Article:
A big reason that many tourists journey to Cebu is that it offers such close proximity to one of the major feeding grounds of the whale shark. These gentle giants feed on plankton floating in the area, and with a guided tour, you are allowed to hop on a boat and join them for a few minutes in the water.
Depending on whether you choose to take a tour or not, you might need to rent your own snorkeling gear. I highly recommend choosing a tour since they are required to follow regulations in regard to the care of the whale sharks.
An environmental note: The whale sharks cannot be touched by law, and the tour companies that offer this as an activity are under strict rules in order to protect the animals. Make sure to follow all the guidelines.
Tumalog Falls offers a great opportunity to experience some fresh water after diving into the ocean. It’s a short drive from the area where the whale sharks are located, and it’s a popular spot among locals looking to experience a vacation.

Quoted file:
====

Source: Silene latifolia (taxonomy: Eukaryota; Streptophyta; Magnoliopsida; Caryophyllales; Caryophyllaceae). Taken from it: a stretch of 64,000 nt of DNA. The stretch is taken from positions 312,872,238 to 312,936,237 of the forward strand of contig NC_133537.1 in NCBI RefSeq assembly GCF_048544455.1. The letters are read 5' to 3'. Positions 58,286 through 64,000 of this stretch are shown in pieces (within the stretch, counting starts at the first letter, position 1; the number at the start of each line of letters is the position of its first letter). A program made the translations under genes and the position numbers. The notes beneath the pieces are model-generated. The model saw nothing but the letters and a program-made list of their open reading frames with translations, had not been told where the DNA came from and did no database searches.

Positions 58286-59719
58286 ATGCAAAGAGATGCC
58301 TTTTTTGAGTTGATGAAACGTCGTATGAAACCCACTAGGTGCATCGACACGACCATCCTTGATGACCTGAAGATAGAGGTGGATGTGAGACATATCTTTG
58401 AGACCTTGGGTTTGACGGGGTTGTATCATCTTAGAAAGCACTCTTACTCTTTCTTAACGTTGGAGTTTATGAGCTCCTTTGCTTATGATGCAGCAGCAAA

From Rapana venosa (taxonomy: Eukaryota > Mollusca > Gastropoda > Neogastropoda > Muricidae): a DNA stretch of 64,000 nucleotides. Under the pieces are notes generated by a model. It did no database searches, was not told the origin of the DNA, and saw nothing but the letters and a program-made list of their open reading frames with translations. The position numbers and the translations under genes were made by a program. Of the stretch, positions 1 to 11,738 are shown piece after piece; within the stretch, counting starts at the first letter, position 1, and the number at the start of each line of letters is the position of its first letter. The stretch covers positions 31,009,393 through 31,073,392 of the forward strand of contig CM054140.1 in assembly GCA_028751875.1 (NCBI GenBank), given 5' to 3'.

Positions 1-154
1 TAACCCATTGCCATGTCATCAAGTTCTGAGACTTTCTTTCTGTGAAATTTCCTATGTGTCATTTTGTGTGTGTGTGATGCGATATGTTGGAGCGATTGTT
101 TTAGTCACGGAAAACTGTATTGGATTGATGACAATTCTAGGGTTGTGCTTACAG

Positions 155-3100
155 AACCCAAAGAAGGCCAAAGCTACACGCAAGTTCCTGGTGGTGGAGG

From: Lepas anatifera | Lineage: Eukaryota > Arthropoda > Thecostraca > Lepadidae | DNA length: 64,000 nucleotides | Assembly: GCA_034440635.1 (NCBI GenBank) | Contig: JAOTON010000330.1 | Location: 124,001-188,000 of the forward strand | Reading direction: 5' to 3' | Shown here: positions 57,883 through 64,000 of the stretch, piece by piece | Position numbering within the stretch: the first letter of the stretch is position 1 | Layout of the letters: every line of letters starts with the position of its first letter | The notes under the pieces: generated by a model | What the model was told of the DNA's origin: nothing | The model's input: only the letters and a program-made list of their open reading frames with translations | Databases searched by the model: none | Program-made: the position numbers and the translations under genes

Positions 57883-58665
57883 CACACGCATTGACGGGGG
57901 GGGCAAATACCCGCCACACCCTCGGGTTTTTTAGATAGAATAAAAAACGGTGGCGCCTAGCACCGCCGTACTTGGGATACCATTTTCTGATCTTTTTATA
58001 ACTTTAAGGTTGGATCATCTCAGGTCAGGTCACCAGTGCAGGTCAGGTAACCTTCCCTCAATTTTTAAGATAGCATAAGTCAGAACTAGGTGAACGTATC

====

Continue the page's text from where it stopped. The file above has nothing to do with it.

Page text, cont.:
It’s a very small fee to enter, and you can swim next to the waterfall or stick your feet in the cool water.
Head back to Cebu City to enjoy dinner at Colon Street. While it doesn’t look like much during the day, it comes alive at night.
Along with getting your souvenir shopping done (don’t be afraid to haggle!), there are plenty of street food options to fill you up and get you ready for another day of exploration.
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Day 4—Cebu City
Back in Cebu City, it’s time to explore some more of the historical sights the city has to offer.